Executive Compensation is Substantially Limited by the Economic Stimulus Legislation

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After much news coverage of the salaries and bonuses being received by top executives at financial institutions requiring bailout by the Federal Government, through taxpayer money, President Obama signed into law the American Recovery and Reinvestment Act of 2009 (“ARRA”). ARRA was signed into law on February 17, 2009 and places strict limits on executive compensation for financial institutions receiving federal assistance under the Troubled Assets Relief Program (“TARP”). 

The restrictions, the major ones of which are outlined below, apply to all institutions that have already received or will receive governmental financial assistance under TARP (“TARP Recipients”). The executive compensation restrictions apply to TARP Recipients for as long as the Treasury holds preferred stock in the institution. ARRA allows TARP Recipients to avoid the executive compensation restrictions by repaying any government assistance.

Severance Payments

TARP Recipients are prohibited from making severance payments (i.e., a “golden parachute”) to a top five senior executives officers (“SEOs”) or any of the next five most highly-compensated employees.


ARRA does not contain a cap on salaries, however, the original TARP tax deductibility cap of $500,000 remains in place for the SEOs.

ARRA prohibits the payment of bonuses by TARP Recipients depending on the amount of government assistance the institution received.

  • For institutions receiving $500 million or more, the prohibition applies to the SEOs and the next 20 most highly compensated employees.
  • For institutions receiving between $250 million and $500 million, the prohibition applies to the SEOs and the next ten most highly compensated employees.
  • For institutions receiving between $25 million and $250 million, the prohibition applies to the SEOs.
  • For institutions receiving under $25 million, the prohibition applies only to the most highly compensated employee.

The prohibition does not apply to grants of restricted stock under certain situations. Also, the Treasury is authorized to increase the scope of the bonus prohibition to cover more individuals.

Bonus Clawback

TARP Recipients must recover any bonus, retention award or incentive compensation paid to the SEOs and the next 20 most highly compensated employees based on statements of earnings, revenues, gains or other criteria that are later found to be materially inaccurate.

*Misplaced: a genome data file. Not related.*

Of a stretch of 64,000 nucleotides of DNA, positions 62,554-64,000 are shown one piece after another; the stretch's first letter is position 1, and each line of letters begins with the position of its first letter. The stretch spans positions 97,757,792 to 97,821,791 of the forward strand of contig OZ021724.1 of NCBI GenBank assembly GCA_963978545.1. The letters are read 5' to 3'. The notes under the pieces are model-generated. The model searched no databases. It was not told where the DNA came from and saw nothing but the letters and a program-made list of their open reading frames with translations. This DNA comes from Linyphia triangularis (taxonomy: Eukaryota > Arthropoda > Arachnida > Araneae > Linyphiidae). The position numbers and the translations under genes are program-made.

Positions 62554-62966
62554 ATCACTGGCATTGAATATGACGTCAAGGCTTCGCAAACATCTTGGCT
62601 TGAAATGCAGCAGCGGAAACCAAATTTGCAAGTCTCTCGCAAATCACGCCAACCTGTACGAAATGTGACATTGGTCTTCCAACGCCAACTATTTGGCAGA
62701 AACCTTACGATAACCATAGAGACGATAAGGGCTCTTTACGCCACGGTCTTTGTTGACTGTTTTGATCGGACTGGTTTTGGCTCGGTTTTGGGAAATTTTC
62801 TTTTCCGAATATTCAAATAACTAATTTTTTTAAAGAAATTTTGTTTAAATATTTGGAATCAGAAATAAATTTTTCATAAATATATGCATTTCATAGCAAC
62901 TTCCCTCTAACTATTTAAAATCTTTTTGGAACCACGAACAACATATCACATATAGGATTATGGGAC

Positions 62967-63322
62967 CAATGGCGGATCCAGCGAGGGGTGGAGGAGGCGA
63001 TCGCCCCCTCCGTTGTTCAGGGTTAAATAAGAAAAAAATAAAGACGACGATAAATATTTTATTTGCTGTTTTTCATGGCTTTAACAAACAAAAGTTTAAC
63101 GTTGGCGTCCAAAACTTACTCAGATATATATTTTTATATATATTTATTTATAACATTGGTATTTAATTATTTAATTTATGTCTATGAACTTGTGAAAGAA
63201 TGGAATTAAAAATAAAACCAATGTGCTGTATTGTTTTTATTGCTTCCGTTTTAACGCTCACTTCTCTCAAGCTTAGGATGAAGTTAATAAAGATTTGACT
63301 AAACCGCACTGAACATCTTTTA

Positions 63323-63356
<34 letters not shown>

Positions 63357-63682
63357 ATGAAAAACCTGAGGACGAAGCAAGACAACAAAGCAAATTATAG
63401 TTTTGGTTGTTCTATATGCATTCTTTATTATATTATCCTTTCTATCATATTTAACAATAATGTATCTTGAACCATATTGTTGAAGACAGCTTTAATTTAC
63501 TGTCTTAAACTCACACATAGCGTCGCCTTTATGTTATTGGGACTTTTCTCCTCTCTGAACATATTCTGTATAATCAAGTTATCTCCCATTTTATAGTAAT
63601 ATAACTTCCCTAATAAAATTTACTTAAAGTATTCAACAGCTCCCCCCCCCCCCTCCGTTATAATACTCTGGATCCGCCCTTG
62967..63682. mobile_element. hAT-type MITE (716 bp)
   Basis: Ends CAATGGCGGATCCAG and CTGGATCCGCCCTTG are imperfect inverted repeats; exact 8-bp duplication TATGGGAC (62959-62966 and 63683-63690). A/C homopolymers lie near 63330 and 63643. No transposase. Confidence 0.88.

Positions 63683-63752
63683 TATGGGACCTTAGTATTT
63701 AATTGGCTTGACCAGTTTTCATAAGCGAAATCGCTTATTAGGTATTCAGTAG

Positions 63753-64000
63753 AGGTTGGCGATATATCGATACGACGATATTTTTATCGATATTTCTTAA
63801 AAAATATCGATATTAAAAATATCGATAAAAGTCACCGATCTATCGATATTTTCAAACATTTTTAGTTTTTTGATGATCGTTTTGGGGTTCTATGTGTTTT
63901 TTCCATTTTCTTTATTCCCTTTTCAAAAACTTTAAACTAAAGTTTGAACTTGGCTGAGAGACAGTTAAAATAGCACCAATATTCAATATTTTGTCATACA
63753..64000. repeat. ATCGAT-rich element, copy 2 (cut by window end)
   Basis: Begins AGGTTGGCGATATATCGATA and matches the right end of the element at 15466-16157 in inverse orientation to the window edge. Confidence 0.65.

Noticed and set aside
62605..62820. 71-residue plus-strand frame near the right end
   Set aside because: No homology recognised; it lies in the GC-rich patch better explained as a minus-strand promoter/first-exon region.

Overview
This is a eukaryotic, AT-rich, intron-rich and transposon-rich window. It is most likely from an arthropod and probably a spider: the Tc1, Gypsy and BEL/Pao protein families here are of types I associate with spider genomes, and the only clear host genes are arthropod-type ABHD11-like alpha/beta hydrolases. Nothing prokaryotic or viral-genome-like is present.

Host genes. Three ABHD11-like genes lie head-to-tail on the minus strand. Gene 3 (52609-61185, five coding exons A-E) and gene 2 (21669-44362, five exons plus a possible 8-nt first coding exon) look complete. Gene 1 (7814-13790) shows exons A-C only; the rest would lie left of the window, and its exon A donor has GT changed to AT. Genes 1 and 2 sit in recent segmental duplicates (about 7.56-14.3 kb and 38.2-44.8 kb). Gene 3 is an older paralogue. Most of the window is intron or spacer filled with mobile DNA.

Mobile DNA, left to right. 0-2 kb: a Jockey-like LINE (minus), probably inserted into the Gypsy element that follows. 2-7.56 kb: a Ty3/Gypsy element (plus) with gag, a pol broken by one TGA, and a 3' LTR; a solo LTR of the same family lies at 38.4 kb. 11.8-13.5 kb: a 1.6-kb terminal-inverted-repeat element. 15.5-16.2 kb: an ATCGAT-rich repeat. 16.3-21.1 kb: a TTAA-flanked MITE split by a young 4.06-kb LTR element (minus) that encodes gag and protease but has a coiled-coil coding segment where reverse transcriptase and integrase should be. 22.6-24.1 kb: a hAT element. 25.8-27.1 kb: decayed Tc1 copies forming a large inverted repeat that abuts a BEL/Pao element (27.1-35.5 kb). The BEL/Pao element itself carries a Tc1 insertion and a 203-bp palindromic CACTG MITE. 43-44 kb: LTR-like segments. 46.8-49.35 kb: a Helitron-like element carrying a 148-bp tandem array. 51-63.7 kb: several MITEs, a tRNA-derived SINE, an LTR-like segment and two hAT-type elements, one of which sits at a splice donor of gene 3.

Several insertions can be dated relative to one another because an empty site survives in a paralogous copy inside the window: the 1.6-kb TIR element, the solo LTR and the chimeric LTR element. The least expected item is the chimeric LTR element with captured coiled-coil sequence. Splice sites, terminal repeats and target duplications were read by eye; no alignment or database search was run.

Luxury Expenditures

TARP Recipients must establish company wide policies regarding excessive or luxury expenditures (as identified by the Treasury), which may include (i) entertainment or events; (ii) office and facility renovations; (iii) aviation or transportation services; and (iv) other activities or events that are not reasonable expenditures for staff development or performance.

Say on Pay

Public companies must permit nonbinding shareholder votes on executive compensation (i.e., “say on pay”). ARRA directs the Securities and Exchange Commission (“SEC”) to promulgate proxy rules for “say on pay” within one year.

Review of Prior Payments

ARRA authorizes the Treasury to review bonuses, retention awards and other pre-ARRA compensation paid to SEOs and the next 20 most highly compensated employees of TARP Recipients to determine whether any payments were excessive or inconsistent with the purposes of ARRA or otherwise contrary to the public interest. If the Treasury determines any payments to be improper, the Treasury will enter into negotiations for appropriate reimbursement to the Federal Government.

Compensation Committees

TARP Recipients are required to establish independent compensation committees to review compensation plans semi-annually in relation to any risk posed to the company as a result of its compensation plans.

As the law continues to evolve on these matters, please note that this article is current as of date and time of publication and may not reflect subsequent developments. The content and interpretation of the issues addressed herein is subject to change. Cole Schotz P.C. disclaims any and all liability with respect to actions taken or not taken based on any or all of the contents of this publication to the fullest extent permitted by law. This is for general informational purposes and does not constitute legal advice or create an attorney-client relationship. Do not act or refrain from acting upon the information contained in this publication without obtaining legal, financial and tax advice. For further information, please do not hesitate to reach out to your firm contact or to any of the attorneys listed in this publication.

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